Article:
Life Science, Non-NGSS Articles, Physical Science, S&F 2: Cell Function (MS), Structure and Function, W 1: Graphing Waves (MS), W 1: Wave Relationships (HS), W 2: Wave Behavior (MS), W 4: Effects of E-magnet Radiation (HS), Waves & Electromagnetic Radiation

Toxic wavelength of blue light changes as insects grow

Toxic wavelength of blue light changes as insects grow

SUMMARY: Different wavelengths of light are toxic to insects. In this study, scientists looked at the different effects of blue light on fruit flies (Drosophila). They found that each developmental stage was more susceptible to different wavelengths. There were also differences between males and females. For eggs, the most lethal wavelength was 405nm. For larvae,  it was 405-466nm. For pupae, it was 417-466nm. The adults were most resistant, so the scientists had to beam them for a few days. At 466nm, 94% of females died on day 6. 417, 439, and 466nm killed off 92%, 90%, and 100% of the males respectively on day 3. And on day 6, all wavelengths killed all males. The study also looked at hydrogen peroxide production and speculated that it was a possible mechanism for how blue light causes damage in drosophila.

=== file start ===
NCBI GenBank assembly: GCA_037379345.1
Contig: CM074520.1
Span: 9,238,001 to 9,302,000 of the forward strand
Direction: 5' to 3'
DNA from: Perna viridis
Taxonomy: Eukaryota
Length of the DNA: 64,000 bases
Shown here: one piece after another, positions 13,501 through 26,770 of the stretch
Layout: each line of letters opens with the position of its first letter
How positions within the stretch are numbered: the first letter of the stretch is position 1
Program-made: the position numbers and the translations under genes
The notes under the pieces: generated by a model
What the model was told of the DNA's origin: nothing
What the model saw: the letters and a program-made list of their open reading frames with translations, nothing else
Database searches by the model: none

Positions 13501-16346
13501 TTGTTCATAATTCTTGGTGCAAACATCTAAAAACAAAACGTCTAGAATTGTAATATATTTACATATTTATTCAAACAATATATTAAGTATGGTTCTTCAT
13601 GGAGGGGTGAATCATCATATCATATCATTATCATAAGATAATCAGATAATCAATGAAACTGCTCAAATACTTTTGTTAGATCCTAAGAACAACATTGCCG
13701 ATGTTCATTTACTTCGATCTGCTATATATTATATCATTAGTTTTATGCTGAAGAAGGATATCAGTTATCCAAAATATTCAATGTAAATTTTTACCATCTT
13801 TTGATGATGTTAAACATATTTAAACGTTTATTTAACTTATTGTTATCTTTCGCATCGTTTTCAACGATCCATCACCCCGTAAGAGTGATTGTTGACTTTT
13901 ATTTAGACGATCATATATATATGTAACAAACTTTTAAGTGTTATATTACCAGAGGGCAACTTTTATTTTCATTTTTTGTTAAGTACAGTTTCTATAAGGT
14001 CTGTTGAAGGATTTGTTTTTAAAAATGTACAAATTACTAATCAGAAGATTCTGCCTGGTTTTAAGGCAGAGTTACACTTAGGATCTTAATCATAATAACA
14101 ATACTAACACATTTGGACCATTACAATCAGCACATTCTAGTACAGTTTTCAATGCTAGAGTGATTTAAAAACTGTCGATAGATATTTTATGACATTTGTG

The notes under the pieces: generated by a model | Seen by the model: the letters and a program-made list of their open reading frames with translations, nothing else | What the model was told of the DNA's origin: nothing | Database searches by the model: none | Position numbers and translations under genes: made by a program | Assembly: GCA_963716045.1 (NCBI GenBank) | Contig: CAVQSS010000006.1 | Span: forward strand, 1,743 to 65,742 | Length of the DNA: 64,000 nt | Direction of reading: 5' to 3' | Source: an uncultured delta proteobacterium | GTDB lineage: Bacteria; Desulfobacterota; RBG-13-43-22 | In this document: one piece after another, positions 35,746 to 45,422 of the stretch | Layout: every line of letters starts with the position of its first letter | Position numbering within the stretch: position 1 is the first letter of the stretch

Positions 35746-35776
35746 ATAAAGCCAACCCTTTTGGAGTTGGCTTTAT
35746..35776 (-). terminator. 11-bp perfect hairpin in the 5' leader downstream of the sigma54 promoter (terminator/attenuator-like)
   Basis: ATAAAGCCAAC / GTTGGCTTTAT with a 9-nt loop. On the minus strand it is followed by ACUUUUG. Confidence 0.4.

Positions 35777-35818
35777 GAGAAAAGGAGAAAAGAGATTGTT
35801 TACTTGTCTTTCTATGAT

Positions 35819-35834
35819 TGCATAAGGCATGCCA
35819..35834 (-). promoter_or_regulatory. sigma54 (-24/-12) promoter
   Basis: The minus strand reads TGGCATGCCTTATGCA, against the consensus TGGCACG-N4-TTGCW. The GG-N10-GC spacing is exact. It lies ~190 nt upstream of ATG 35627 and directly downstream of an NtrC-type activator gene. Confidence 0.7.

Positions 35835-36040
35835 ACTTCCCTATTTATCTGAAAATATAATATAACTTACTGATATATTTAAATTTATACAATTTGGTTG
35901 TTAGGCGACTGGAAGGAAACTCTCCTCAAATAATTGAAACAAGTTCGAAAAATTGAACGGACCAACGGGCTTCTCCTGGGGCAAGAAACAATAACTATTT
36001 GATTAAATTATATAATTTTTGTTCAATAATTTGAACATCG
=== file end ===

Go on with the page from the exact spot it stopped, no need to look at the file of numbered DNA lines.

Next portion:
LESSON COMMENTS: The article is great for both biology and physics students. Great questions to ask: Why is there a difference in the toxicity of light? What developmental stage was most susceptible and why?
The graphs are great for students to analyze and they should compare the quantitative results to the graphs to see if the data and visual representations match up. This is an important skill for students to learn since falsifying data or misrepresenting data is not unheard of.
Finally, the part about hydrogen peroxide should be discussed because hydrogen peroxide is produced during normal mitochondrial activity. The levels that the study gives doesn’t compare it with normal levels of either H2O2 or any other ROC species. Students can do their own research on what normal levels of ROC are in drosophila. This is a good article to start with:

Shibuya, K., Onodera, S., & Hori, M. (2018). Toxic wavelength of blue light changes as insects grow. PloS one, 13(6), e0199266. doi:10.1371/journal.pone.0199266

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